For this Iceland 6 day itinerary, we are sticking to the south coast. Heading towards Vik for around two hours rewards you with the stunning waterfall of Seljalandsfoss.
Situated just off the Ring Road, Seljalandsfoss cascades 60 metres down a cliff into a pool that looks way too small to contain the sheer volume of water crashing into it. The waterfall has carved a cave into the cliff which allows you to walk completely around it. Be warned though, you will get wet & the rocks will be slippery, but it is the perfect antidote to a long drive in the car!
Most visitors see this beauty & then leave, but venture a little further & you will discover the hidden gem that is Gljúfrabúi.
Gljúfrabúi falls from the same cliff just 500 metres away from Seljalandsfoss & effectively falls into a canyon, behind the rock face. If feels mystical & undiscovered as most people miss it!”
Less than a 30-minute drive further along the coast, brings you to another spectacle at Skógafoss. And this one is epic! Skógafoss sits 15 metres across, 60 metres high & is all power! It is totally invigorating to get as close as you can but be prepared to get soaked as the spray stretches a long way from the waterfall itself.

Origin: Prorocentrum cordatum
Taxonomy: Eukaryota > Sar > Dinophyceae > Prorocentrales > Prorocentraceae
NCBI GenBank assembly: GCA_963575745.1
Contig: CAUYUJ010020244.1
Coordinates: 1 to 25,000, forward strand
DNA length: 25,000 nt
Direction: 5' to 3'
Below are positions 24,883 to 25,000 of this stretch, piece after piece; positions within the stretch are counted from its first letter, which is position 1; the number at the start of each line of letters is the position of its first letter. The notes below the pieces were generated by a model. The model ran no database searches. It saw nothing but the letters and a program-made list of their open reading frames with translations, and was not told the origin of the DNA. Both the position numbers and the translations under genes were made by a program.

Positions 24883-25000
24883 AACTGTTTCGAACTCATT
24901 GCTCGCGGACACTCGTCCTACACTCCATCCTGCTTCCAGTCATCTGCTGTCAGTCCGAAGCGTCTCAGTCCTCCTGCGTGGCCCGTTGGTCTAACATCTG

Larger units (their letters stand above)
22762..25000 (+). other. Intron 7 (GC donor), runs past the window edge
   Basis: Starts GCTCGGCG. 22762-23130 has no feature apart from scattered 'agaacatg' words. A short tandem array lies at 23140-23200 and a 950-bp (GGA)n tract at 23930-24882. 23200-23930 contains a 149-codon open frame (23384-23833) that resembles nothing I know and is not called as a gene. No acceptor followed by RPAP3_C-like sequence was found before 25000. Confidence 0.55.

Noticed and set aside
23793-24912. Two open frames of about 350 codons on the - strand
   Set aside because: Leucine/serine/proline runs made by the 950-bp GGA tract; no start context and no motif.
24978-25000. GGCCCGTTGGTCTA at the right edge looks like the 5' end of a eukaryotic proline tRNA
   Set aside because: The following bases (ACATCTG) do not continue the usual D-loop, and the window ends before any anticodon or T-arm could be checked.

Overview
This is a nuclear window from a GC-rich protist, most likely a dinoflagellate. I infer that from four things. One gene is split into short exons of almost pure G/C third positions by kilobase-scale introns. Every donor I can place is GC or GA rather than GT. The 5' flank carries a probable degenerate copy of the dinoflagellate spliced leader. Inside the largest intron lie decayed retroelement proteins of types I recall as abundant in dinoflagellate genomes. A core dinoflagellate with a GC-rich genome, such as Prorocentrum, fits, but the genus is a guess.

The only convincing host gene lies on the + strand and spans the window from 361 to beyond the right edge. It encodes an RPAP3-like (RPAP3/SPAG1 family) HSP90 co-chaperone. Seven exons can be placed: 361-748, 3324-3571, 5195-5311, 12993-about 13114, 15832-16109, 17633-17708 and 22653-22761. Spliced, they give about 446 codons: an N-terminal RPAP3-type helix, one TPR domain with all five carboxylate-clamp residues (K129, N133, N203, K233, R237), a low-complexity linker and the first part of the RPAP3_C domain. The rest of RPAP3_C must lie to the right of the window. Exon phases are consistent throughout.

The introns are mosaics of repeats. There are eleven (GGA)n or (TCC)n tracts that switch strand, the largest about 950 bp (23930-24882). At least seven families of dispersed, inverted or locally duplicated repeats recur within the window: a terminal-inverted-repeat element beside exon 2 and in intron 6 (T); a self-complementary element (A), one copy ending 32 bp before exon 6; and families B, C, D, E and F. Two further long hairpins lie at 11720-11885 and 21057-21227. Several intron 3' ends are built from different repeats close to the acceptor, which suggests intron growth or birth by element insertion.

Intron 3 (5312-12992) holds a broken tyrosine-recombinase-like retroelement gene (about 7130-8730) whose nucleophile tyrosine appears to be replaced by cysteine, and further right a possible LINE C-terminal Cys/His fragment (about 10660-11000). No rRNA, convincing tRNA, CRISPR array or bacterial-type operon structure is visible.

If you can, don’t miss climbing the steps nearby. The staircase looks quite ominous & can be hard going but is well worth the effort. Seeing the sheer volume of water thunder over the edge of the cliff is awe-inspiring. However, don’t just stop there. A short walk further along the track brings you another epic set of falls which many fail to see.
Next is the famous black-sand beach, Reynisfjara. In 1991 the National Geographic named this spot in their top 10 non-tropical beaches in the world & for good reason. It combines enormous basalt sea stacks, fascinating caves & roaring Atlantic waves which create spectacular panoramas. The sea stacks themselves are a favourite of local bird populations. If you look closely, you may spot puffins, fulmars & guillemots.
However, it comes with a warning! The rogue waves can be powerful & incredibly unpredictable. Do not venture too close to the water & never turn your back on the sea.”